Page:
Healthy Mason County: Bringing Accessible Data to Local Public Health

  • CHIP Challenges for Small Counties
  • Instant Web Publishing with LiveStories
  • An Easier Way to Communicate Data
  • Gaining the Confidence to Innovate
Mason County, WA_PNG.png

Customer Case Study

Mason County, WA
Population: 63,710 (2017 est.)
Use Case: Community Health Improvement Plan (CHIP)

Mason County, Washington is a small community, with a population of about sixty-six thousand people. When Alison Smallwood first came to LiveStories, she was looking for a solution to put more health information in front of her community. When I asked Alison what brought her to LiveStories she responded, “The whole department for the past probably ten years has been trying to find a tool to publish our community health improvement plan.”

CHIP Challenges for Small Counties

A community health improvement plan (CHIP) is a collaborative action plan created to help improve community health, typically in response to a community health assessment. Creating a CHIP usually requires:

  • A data collection process

  • A data analysis process

  • A data communication and education process

Alison’s department shares information with the community on the health department webpage, which is tightly controlled by the county. In an era where social media platforms allow anyone to publish anything instantly, the lengthy approval process for publishing new information on government websites can feel glacial. To rectify this, Alison decided to look for a solution that would allow her to share information directly with her community.

Small counties like Mason County often have limited resources to spend on technology. Within community health, there is a strong requirement to not only create impact but also to communicate impact. Too frequently, Alison was inhibited by not being able to easily update information or publish new materials online, which resulted in outdated data on the website.

[LiveStories] has given me confidence in the fact that I was innovating for a county that was struggling to innovate.
— Alison Smallwood

Instant Web Publishing with LiveStories

With LiveStories, Alison could build her own website and take back control of her work. The software made it easy to do more on her own, while also saving time and money previously spent going back-and-forth in feedback cycles, negotiating changes with developers, and waiting on approvals.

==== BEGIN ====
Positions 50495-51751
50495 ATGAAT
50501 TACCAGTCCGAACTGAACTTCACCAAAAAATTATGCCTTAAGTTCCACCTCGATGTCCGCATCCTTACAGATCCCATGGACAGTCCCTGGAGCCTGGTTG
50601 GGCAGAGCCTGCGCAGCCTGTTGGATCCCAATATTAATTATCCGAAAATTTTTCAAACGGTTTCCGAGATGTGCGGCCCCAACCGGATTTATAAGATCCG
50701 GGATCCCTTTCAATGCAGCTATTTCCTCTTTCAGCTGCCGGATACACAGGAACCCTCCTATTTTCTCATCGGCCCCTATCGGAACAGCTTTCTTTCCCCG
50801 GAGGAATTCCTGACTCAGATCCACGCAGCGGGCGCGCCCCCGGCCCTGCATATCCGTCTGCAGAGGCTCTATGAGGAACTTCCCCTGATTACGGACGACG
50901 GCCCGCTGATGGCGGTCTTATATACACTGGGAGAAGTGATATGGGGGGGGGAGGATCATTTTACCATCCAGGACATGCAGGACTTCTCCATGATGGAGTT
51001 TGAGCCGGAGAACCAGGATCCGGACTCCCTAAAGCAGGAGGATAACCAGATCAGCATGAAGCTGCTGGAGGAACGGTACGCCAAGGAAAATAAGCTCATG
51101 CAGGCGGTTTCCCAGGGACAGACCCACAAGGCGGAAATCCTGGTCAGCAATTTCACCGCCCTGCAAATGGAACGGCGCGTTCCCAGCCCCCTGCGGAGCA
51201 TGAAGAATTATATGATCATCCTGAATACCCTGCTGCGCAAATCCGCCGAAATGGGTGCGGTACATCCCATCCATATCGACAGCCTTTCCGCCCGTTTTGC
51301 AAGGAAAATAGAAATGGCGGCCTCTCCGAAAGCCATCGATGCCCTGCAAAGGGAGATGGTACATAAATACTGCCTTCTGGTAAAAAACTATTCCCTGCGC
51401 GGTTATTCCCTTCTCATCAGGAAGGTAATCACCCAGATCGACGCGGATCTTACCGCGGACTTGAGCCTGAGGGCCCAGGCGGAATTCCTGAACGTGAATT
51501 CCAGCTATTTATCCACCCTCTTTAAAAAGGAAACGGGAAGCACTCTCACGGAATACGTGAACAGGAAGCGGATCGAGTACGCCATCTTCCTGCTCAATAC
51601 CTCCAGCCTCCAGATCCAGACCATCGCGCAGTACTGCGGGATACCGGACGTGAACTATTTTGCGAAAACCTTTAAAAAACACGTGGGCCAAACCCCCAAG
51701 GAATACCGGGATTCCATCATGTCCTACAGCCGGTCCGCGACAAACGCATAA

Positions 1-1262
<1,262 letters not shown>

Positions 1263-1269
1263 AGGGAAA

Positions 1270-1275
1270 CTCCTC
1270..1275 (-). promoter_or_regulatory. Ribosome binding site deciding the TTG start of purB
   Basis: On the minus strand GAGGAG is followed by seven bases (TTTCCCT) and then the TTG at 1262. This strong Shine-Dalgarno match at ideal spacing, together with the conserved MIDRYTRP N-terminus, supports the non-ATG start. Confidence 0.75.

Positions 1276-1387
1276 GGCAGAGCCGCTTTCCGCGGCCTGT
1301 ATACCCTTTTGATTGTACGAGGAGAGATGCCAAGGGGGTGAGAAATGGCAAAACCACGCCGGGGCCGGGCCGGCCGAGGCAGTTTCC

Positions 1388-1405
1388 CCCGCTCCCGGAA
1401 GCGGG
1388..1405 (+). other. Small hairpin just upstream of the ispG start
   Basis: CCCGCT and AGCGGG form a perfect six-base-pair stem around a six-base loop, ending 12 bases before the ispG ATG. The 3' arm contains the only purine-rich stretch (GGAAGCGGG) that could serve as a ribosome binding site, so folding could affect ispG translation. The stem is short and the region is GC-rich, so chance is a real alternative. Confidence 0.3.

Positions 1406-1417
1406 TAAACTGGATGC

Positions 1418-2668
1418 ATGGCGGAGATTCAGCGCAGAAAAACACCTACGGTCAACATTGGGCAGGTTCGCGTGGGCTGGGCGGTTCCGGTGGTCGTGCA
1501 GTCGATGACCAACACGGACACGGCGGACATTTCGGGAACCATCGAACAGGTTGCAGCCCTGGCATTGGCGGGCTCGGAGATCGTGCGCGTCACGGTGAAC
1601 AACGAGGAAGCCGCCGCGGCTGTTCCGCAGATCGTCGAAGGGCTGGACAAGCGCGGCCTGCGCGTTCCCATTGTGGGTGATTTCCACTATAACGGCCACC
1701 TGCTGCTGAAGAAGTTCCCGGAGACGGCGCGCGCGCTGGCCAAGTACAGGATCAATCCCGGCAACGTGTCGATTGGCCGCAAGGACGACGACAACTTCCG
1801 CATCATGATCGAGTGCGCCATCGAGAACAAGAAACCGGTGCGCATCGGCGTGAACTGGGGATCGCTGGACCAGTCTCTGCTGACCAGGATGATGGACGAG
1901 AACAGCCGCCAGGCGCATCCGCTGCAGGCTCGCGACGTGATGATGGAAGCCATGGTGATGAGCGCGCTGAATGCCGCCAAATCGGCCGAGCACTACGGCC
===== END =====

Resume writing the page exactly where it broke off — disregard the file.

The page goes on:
I’m not a tech person, and I don’t know how to build a website. So, I bought a website, and I have that domain forward to the homepage of my LiveStory.
— Alison Smallwood

She was able to immediately publish new data to her website by updating a Google spreadsheet, which she uses to power her visualizations.

“That was a huge appeal when we came across LiveStories and a big part of why we ended up purchasing it.”

Alison found that the automatic update process could save her time because she no longer was required to recreate her charts after new data was available. Now, Alison can simply update her spreadsheet and know her page will be up to date in the morning. She also takes advantage of our data library where her community can find public information from organizations, such as the Center for Disease Control, the American Census Bureau, and more.

Opioid response page.

Opioid response page.

Community Health Assessment (CHA) page.

Community Health Assessment (CHA) page.

Housing and homelessness.

Housing and homelessness.

Mason County Public Health has built out a number of pages on their Community Health Needs Assessment site to understand community health from a high level.

An Easier Way to Communicate Data

Alison has also used LiveStories for other projects beyond the CHIP. A new grant enabled her team to expand the scope of her work with LiveStories to also communicate her department’s response to the increasing number of opioid overdoses occurring in their county.

“LiveStories has been a great resource for us to be able to do the coordination work we are being funded to do. We have utilized LiveStories to, create various pages to let the public know not only what our county is doing but what other resources exist and what other organizations are doing.”

Ultimately, Alison was responsible for bringing data visualization and utilization to the Mason County, WA.

It’s given me confidence in the fact that I was innovating for a county that was struggling to innovate.
— Alison Smallwood

Prior to using LiveStories, Alison was pointing her community to PDF links buried on Mason County’s website. Now, she can point them straight to her website, where the information is dynamic and instantly updated. Through this process, Alison has brought new technologies and new capabilities to her community’s health department.

Learn how your community can get a modern data report with LiveStories.